The 12-month outcomes from the RESOLUTE All Comers study demonstrated that R-ZES was noninferior to EES with respect to the primary clinical endpoint of TLF. The present study reassuringly indicates that comparable outcomes with respect to TLF were also maintained between both stents irrespective of the severity of underlying CAD. Of note, although the between-stent differences in mortality and definite ST amongst patients in the highest SXscore tertile followed the trends seen in the full patient cohort, the same was not true for the differences seen in clinically indicated TLR. Similarly, in the LEADERS study, a significant between-stent difference in cardiac death was observed amongst patients in the highest SXscore tertile, which was not seen in the full patient cohort (25). Although these observations might suggest potential differences in stent performance with different severities of CAD, they should be regarded in the first instance as being underpowered, hypothesis-generating analyses and should ultimately be used as a stimulus for further more-directed and adequately powered studies. Nevertheless, these observations do serve to highlight a new potential application of the SXscore as a means to further assess and compare the performance of new coronary devices.
The SXscore has several limitations, including intraobserver and interobserver variability (2,26)—which is inherent to its subjective derivation with coronary angiography—and the absence of specific algorithms for patients with prior percutaneous or surgical revascularization. Specifically, the current analysis might have limitations, such as underpowered results and chance findings, which are inherent to the use of sub-group analysis (22,23). Missing quantitative values for the ejection fraction and serum creatinine also lead to the ACEF score and CSS being available in only approximately one-half of the study population.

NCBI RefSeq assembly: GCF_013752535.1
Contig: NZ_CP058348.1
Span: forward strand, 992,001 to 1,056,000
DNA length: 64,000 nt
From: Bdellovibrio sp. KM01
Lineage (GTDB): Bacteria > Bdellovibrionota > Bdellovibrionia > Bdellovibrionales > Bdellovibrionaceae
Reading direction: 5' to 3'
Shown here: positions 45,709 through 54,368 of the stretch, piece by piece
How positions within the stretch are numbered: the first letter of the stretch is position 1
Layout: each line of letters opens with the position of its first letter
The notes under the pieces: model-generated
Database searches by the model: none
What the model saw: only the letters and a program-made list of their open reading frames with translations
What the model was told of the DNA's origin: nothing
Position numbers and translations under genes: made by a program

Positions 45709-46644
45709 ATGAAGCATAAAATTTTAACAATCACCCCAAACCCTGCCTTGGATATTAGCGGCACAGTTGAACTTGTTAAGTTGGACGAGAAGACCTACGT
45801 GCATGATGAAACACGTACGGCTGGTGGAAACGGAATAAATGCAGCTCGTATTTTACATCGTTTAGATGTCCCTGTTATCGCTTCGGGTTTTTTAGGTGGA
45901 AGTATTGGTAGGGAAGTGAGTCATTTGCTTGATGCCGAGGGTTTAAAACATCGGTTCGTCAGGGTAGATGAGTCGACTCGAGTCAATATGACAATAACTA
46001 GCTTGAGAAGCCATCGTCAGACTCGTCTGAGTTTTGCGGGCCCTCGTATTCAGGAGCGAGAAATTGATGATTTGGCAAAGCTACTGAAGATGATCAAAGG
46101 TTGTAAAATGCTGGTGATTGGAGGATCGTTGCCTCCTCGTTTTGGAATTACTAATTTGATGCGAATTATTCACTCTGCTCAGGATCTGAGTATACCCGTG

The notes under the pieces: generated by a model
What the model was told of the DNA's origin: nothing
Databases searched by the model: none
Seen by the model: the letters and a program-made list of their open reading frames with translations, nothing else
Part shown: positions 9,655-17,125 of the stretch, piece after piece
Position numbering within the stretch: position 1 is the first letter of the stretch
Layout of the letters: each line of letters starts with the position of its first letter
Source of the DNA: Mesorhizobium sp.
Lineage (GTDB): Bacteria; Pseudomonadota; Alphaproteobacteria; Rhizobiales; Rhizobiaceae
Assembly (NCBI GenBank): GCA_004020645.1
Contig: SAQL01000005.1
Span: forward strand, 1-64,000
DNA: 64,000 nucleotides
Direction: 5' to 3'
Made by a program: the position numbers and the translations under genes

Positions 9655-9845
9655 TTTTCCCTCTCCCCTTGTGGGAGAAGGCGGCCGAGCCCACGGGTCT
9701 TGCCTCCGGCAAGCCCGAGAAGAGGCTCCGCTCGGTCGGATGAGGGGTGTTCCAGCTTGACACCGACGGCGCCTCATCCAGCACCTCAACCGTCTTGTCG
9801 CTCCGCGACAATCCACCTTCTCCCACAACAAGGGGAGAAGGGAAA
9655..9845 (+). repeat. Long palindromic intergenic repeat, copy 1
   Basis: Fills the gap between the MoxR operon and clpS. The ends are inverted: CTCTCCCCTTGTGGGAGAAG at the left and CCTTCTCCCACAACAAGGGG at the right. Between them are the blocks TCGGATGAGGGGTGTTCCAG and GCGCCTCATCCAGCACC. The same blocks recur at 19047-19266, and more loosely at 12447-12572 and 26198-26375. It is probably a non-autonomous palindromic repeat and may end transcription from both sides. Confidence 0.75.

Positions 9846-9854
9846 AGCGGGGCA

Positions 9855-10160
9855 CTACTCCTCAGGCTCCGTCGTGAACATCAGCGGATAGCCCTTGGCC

The SXscore is able to stratify risk amongst an all-comers population treated with PCI with second-generation DES; however, improvements can be made with the inclusion of clinical variables.
This study was funded by Medtronic CardioVascular, Santa Rosa, California. Dr. Garg has received honoraria from Medtronic Cardiovascular. Dr. Kalbaek is consultant for Abbott Vascular and has board membership at Boston Scientific and Medtronic. Dr. Linke is a consultant for Medtronic (transcatheter valve only). Dr. Manoharan is a consultant for Medtronic and has received travel expenses from Medtronic. Dr. Silber has been a speaker for Abbott Vascular and received travel reimbursement. Dr. Bartorelli is an advisory board member for Abbott Vascular. Dr. Windecker is a consultant for and receives fees from Abbott Vascular, Boston Scientific, Cordis, Medtronic, and Biosensors. Drs. DiMario, Kornowski, and Wijns report that their institutions have received grants from Medtronic cardiovascular. Michael A. Kutcher, MD, served as a Guest Editor for this paper.
- Abbreviations and Acronyms
- ACEF score
- Age, Creatinine and Ejection Fraction